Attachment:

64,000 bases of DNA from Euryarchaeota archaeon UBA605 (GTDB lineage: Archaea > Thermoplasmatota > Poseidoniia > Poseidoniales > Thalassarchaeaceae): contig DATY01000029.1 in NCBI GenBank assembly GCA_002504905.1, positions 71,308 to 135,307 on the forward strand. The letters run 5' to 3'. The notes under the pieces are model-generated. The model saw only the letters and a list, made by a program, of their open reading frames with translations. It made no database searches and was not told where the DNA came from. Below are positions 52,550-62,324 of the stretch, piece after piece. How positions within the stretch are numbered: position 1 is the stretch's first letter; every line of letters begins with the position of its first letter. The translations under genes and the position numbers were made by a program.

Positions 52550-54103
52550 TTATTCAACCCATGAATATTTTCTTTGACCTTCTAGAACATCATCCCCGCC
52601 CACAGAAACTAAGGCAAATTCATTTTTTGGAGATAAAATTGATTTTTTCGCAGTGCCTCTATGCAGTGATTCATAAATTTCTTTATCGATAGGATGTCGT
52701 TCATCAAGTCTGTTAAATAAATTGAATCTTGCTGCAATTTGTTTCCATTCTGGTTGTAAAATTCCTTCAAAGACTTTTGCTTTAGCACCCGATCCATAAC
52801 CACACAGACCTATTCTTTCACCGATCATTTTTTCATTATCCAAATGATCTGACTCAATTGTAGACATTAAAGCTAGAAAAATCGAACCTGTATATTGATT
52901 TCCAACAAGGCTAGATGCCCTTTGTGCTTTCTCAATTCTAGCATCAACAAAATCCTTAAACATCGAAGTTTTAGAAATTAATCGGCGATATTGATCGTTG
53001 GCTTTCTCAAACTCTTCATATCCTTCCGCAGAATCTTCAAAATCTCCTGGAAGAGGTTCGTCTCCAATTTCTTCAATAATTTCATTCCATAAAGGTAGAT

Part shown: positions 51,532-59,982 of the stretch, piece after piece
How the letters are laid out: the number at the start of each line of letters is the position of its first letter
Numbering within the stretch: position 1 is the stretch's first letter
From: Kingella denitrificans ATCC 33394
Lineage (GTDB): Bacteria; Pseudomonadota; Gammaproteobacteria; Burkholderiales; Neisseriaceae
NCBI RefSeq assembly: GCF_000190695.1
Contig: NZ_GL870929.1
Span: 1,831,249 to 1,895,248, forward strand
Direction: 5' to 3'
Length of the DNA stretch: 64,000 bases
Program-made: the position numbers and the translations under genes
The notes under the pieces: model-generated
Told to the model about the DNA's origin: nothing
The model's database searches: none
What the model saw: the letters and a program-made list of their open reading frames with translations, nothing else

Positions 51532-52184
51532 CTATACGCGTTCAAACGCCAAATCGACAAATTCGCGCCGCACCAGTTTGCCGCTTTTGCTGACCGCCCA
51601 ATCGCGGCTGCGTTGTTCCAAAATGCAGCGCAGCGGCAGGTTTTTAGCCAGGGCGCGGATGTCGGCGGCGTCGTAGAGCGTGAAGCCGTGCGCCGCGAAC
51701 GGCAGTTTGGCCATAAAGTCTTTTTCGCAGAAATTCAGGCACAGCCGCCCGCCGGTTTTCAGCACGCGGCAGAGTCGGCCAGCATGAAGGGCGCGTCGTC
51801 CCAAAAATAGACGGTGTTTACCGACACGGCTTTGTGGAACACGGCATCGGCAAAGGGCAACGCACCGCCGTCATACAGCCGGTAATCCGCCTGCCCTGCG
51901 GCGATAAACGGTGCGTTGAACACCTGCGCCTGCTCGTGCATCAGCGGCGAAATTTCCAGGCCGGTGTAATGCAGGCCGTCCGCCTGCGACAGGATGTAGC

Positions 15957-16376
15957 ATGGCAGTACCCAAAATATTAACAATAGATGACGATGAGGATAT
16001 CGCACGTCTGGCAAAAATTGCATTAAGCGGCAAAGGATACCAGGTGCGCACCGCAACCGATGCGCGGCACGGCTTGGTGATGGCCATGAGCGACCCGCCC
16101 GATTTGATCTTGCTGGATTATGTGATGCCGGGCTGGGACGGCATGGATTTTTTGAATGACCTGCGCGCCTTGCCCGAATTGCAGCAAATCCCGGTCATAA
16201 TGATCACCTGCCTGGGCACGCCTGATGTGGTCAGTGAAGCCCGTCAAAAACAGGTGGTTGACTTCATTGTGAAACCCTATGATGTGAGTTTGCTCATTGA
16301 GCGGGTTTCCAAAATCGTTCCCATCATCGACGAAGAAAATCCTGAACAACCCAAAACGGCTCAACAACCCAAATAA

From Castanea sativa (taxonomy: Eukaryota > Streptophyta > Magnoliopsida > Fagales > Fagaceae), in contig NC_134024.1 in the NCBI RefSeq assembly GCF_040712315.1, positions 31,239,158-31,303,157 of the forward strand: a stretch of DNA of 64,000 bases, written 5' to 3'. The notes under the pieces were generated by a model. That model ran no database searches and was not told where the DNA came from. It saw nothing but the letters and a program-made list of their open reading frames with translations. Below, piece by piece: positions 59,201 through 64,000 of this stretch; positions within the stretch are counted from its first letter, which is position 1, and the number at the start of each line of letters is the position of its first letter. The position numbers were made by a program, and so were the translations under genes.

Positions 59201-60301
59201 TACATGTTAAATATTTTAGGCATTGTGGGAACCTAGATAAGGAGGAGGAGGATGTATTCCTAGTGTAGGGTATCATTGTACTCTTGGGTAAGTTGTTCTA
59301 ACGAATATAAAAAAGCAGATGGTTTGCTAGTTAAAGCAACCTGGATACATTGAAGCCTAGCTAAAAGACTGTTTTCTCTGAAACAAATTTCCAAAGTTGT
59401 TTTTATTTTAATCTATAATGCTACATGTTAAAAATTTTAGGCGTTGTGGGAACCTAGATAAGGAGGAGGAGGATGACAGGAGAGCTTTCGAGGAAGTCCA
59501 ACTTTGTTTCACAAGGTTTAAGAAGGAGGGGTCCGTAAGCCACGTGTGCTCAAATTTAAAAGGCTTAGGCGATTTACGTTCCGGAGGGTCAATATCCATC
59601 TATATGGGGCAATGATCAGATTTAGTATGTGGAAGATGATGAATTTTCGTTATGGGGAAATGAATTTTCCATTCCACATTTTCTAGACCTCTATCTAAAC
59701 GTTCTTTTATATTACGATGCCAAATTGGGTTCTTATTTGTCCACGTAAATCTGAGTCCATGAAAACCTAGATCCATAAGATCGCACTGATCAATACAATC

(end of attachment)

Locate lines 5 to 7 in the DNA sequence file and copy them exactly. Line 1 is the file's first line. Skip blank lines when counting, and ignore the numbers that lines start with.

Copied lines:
52701 TCATCAAGTCTGTTAAATAAATTGAATCTTGCTGCAATTTGTTTCCATTCTGGTTGTAAAATTCCTTCAAAGACTTTTGCTTTAGCACCCGATCCATAAC
52801 CACACAGACCTATTCTTTCACCGATCATTTTTTCATTATCCAAATGATCTGACTCAATTGTAGACATTAAAGCTAGAAAAATCGAACCTGTATATTGATT
52901 TCCAACAAGGCTAGATGCCCTTTGTGCTTTCTCAATTCTAGCATCAACAAAATCCTTAAACATCGAAGTTTTAGAAATTAATCGGCGATATTGATCGTTG